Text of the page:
As has been the case for over twenty-five years, there are many factors that favor continued consolidation among energy companies in the United States. Scale and diversity are as important as ever. The US energy industry is going through a period of significant change, with many companies facing unprecedented capital expenditures and competitive pressures. Much of our national energy infrastructure is in the process of being rebuilt. Energy policy and consumer preference are driving a shift away from fossil fuels toward renewable resources, although there may be some swing of the pendulum back toward fossil fuels under the Trump Administration. In many instances new renewable generation requires substantial investments in new high-voltage transmission lines to get the power to load centers. At the distribution level for regulated utilities, both electric and gas companies are in the process of replacing and upgrading much of their local infrastructure to improve both safety and reliability. Finally, what appears to have become a stable supply of relatively cheap natural gas has had a dramatic effect on the economics of both thermal and renewable generation resources. Larger companies are generally better positioned to withstand the panoply of risks they face, whether they be from weather, commodity cost volatility, regulatory factors or local economic cycles. A favorable economic environment and the continuation of historically low interest rates provided a tail wind for transactions during the past three years. Finally, the higher growth rates and lower levels of volatility in earnings of LDCs compared to regulated electric operations, together with the increased scarcity of pure play regulated gas companies, has resulted in an extraordinary level of interest in these companies.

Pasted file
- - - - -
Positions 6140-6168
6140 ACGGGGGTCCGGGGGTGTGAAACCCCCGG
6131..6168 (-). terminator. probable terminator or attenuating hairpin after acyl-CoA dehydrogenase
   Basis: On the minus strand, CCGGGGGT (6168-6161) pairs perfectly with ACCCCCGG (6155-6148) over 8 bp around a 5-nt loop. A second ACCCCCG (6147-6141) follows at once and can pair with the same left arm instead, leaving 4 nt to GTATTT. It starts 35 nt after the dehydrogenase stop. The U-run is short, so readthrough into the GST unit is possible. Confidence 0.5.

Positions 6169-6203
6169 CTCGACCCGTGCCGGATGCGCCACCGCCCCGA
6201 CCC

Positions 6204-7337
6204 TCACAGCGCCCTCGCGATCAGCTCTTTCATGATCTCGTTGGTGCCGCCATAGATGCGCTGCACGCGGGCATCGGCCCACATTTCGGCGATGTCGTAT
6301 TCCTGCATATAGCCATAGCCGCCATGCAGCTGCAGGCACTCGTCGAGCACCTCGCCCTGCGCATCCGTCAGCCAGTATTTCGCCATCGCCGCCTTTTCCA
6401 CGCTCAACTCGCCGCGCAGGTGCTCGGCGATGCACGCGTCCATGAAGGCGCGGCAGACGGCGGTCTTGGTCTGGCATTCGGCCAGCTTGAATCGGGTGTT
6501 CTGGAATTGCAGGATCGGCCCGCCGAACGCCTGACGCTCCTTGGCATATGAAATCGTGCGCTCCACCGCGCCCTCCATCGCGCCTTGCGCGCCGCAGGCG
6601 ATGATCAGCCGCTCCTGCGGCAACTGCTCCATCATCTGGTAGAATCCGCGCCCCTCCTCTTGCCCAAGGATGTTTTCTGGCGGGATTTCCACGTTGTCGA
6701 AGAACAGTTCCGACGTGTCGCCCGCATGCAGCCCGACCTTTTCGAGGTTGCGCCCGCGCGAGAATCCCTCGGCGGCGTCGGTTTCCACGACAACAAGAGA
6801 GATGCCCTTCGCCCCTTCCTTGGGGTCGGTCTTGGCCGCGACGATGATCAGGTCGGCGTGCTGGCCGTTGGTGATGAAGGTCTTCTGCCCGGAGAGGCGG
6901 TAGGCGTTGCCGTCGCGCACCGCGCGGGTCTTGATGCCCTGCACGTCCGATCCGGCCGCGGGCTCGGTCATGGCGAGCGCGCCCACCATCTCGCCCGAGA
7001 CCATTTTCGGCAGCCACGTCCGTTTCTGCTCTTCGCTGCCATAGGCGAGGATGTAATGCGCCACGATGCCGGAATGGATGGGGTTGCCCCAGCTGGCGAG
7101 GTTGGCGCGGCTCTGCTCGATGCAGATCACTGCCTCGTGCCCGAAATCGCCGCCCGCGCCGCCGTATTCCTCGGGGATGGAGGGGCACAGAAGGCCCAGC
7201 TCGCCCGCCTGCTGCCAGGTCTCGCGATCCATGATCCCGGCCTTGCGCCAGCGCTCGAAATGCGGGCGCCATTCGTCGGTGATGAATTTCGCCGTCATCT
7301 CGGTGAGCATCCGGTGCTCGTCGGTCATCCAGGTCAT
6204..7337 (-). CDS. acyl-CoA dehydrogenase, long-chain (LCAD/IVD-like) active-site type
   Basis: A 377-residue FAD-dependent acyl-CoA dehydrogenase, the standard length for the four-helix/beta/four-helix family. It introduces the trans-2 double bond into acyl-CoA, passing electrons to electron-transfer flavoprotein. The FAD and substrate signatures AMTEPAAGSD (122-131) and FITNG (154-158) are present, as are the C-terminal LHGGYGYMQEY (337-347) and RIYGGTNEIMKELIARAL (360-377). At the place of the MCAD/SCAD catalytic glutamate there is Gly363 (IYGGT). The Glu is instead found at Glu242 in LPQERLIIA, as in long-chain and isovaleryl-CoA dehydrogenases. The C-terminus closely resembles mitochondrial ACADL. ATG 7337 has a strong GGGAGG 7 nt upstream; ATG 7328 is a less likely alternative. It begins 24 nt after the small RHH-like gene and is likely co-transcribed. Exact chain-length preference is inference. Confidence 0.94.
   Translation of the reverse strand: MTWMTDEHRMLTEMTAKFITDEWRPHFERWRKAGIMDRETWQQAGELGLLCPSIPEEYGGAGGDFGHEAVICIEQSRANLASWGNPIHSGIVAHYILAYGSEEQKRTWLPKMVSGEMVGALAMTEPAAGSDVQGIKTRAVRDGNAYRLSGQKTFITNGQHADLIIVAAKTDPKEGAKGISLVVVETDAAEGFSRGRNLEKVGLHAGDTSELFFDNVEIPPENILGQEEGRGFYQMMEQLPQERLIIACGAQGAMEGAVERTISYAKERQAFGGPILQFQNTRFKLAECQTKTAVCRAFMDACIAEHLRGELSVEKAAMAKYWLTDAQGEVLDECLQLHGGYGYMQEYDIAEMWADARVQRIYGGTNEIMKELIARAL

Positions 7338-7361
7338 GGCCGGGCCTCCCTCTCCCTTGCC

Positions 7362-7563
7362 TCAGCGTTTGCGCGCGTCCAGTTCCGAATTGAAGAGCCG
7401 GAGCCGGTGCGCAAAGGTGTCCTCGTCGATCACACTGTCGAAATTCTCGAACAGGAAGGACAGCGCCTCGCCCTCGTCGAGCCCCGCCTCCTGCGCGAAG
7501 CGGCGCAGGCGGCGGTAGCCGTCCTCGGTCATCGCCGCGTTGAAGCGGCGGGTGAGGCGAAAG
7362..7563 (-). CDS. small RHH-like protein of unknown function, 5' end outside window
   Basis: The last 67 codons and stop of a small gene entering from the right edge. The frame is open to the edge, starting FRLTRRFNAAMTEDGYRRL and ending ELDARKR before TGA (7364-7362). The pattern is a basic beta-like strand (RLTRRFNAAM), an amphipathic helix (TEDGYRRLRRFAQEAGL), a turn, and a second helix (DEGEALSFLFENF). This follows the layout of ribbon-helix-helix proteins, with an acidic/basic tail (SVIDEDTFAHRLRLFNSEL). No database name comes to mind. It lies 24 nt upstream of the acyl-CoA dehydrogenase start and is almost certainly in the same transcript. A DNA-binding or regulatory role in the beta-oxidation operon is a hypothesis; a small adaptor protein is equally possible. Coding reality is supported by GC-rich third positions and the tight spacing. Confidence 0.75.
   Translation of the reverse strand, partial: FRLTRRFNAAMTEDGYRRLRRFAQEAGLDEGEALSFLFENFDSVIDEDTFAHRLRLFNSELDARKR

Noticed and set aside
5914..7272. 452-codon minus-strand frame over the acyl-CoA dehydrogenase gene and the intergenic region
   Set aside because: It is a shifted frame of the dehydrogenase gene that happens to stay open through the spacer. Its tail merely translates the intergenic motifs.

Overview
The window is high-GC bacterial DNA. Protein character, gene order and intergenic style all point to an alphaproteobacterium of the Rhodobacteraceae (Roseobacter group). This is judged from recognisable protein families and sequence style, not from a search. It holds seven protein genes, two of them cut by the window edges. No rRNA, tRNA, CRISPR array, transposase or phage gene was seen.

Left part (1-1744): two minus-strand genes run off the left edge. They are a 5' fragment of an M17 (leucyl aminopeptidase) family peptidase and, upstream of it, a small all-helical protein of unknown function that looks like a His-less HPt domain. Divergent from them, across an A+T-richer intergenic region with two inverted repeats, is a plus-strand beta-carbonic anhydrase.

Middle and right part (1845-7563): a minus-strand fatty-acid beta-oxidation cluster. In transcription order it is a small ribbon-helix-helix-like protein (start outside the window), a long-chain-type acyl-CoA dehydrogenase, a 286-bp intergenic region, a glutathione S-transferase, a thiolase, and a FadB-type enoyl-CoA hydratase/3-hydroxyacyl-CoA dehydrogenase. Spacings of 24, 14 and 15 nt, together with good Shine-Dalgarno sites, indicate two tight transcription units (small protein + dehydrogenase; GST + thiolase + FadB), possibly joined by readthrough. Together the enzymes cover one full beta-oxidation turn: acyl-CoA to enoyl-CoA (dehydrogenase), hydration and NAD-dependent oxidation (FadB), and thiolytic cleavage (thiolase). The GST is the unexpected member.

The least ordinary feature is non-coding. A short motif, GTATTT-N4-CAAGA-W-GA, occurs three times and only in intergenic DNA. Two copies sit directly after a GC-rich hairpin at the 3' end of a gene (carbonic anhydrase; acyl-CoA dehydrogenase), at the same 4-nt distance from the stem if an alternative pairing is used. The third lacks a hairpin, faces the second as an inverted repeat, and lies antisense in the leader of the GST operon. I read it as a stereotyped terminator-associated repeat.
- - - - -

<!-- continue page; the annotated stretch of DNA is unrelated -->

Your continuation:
Looking forward, we expect consolidation to continue, most likely episodically and with levels of activity that vary dramatically among industry sectors. Among regulated companies, it is difficult to see how the level of activity over the past couple of years can continue. There are indications that increasing interest rates and higher levels of regulatory scrutiny may create at least modest headwinds for additional deals. We expect the strong demand for gas distribution companies to continue, but there are only a limited number of such companies, and an even smaller number that are interested in pursuing a transaction. Consequently, we see the level of activity among regulated companies in 2017 as likely to decrease from the levels of the past three years. Renewable assets continue to generate strong interest among strategic buyers and private equity funds, and consequently we expect that renewables M&A will remain active in 2017. Indications are that activity will continue in the generation sector at levels similar to previous years, particularly as regards gas-fired generation. There are several sale processes underway or being considered and the demand for good quality assets appears strong. In the oil and gas sector, M&A activity in 2017 will likely continue to be driven by the intense financial stress that many oil and gas companies are under. There were several distress-driven transactions during 2016; we may see more in 2017.